The Early Marshall ValveState VS-100 Sleeper Amps - With a Speaker Upgrade | Warehouse Guitar Speakers

The Early Marshall ValveState VS-100 Sleeper Amps - With a Speaker Upgrade

The Early Marshall ValveState VS-100 Sleeper Amps - With a Speaker Upgrade

Okay, before I jump into why I truly believe the early Marshall Valvestate VS100 is indeed a terribly overlooked "sleeper amp", I need to tell you how I discovered these amps.  A couple weeks back two Marshall amps arrived in my shop for repair, one was a DSL 40 full tube amp and the other was a early 90's VS100.  In a nutshell, the (much more expensive) DSL really disappointed me, while the VS was way cooler than expected.  Rather than get too wordy, I'll use bullet-points, and I will NOT get into techno-babble (your welcome).

  • The Valvestate had a MUCH better looking circuit board, more robust, better lay-out, and easier to work on.
  • The Valvestate had way more authoritative and solid bottom-end.
  • The Valvestate was much more versatile, delivering better Fender type cleans, as well as better scooped metal tones.
  • The VS had separate verb controls for clean and dirty channels, yes!  Why don't all amps have this?  Brilliant.
  • The VS was actually made in ENGLAND, the way a Marshall should be!!!
  • The VS sported a UK made Celestion speaker.
  • The VS had WAY more clean headroom.
  • The VS also could deliver way better totally saturated tones at bedroom volume.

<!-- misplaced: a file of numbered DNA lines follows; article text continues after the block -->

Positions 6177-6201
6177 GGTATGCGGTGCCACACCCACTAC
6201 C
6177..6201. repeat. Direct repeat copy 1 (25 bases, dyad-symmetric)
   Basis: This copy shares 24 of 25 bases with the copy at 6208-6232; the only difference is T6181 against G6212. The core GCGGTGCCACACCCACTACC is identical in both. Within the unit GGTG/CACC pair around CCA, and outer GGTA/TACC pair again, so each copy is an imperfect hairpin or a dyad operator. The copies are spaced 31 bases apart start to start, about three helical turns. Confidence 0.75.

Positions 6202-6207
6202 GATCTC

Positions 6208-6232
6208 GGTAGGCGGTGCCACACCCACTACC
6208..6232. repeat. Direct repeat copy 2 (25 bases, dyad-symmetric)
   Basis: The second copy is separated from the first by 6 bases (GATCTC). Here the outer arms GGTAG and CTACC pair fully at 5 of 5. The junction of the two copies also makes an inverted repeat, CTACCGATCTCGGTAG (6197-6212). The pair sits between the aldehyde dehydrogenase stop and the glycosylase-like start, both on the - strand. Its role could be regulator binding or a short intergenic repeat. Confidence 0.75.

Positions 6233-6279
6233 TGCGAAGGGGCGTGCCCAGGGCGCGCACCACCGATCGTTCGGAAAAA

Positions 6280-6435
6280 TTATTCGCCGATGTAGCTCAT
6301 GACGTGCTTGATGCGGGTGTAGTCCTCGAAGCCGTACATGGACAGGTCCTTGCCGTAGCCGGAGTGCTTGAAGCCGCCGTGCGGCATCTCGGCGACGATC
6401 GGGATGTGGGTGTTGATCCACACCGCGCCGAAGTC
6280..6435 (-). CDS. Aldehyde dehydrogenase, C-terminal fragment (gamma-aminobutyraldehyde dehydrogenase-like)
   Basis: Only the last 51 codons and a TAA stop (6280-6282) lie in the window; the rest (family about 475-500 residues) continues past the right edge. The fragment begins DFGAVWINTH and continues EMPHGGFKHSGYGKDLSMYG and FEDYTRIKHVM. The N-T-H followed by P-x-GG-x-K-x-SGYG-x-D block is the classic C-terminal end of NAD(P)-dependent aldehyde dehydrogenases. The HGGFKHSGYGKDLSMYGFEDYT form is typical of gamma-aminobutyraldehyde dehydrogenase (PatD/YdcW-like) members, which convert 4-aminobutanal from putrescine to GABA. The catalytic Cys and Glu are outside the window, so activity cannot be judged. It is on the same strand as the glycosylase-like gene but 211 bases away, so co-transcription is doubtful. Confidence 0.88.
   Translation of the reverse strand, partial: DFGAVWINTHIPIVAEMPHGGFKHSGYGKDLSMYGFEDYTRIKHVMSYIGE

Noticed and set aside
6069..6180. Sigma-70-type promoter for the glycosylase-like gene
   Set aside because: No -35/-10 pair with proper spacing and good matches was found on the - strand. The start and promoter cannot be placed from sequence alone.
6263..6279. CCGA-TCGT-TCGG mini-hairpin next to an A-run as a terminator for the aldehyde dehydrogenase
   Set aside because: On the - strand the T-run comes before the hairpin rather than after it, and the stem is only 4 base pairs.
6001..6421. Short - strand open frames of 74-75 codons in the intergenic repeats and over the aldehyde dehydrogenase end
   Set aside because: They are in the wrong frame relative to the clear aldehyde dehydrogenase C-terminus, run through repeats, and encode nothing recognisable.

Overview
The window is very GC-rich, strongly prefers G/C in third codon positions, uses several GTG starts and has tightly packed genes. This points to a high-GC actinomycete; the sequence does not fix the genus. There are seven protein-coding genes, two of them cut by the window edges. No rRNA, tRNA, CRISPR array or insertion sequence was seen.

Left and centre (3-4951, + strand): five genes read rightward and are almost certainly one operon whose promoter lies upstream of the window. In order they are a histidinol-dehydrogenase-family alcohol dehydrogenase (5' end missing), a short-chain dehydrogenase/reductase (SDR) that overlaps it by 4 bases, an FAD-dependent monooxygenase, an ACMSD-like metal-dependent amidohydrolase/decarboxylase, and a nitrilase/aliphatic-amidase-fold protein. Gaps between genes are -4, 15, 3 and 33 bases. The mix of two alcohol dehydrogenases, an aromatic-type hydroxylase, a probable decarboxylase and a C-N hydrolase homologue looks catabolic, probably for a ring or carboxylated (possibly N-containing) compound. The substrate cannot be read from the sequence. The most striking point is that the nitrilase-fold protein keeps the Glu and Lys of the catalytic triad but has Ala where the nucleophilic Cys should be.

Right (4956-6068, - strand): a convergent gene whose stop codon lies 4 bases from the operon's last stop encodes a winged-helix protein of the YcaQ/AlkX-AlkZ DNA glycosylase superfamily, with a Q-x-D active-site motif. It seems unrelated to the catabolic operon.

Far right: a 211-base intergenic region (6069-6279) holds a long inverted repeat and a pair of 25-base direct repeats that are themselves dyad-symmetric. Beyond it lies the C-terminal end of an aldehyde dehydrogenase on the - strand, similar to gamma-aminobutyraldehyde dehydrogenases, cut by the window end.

• The VS "Power Dimension" switch really re-voices the amp, again making it excellent for lower volume levels.
Marshall VS-100 Valvestate speaker replacement

I set up an A/B switch to switch between the tow amps, and found the VS better at every tone over the DSL.  Wow.  So next I A/B'd it to my favorite dual-channel combo, a Fender Super-Sonic 22 ... and here, while there was more of a pronounced difference between the two amps ... and the Super-Sonic is VERY sweet ... I still found I liked the cleans, crunch, and saturated tones of the VS just as well as the stupidly cool and well respected Super-Sonic.  Again, wow.

So, what DIDN'T I like about the VS-100?  Really only three things:

  1. I wish the short spring reverb tank was a long-spring Fender type.
  2. I wish it had a headphone out for totally silent practice, an easy addition for a Solid State power section.
  3. The factory Celestion "blackback" 12" speaker (UK made!) was not bad, but it was a bit thin and lacked a little Marshall midrange growl.

Let's address these three points.

  1. If I really wanted to, I could install a longer reverb tank for about twenty bucks from someplace like Allparts.  But I'll probably use a verb pedal.
  2. If I really wanted it, I could add a headphone jack for a few bucks in parts, but I'd probably never use it anyway.
  3. I can install a WGS Invader 12" Speaker to give the amp the characteristic greenback mid growl I'd like to have a bit more of.  Yes, the Invader is rated at 50-watts, but the Valvestate's 100 mosfet solid state watts are equal to about 50 old-fashioned tube driven watts RMS.

The speaker is so easy to upgrade that yes, I'd probably suggest to folks that they do the swap.  And yes, the Invader would be my #1 suggestion.  Another fantastic speaker upgrade would be the British Lead, which would add in a little more urgent midrange, plus even MORE solid bottom end.

Stay tuned, another great sleeper amp is up next!



Wm Anderson
02/28/2019 3:26pm

Every time I read your blog I wind up window shopping!!!

Anyway, maybe some VS100s did have the headphone jack and some didn't. This one does:
https://reverb.com/item/5378113-marshall-valvestate-vs-100-combo-guitar-amp

It's a shame you'd have to go to North Hollywood, CA to pick it up...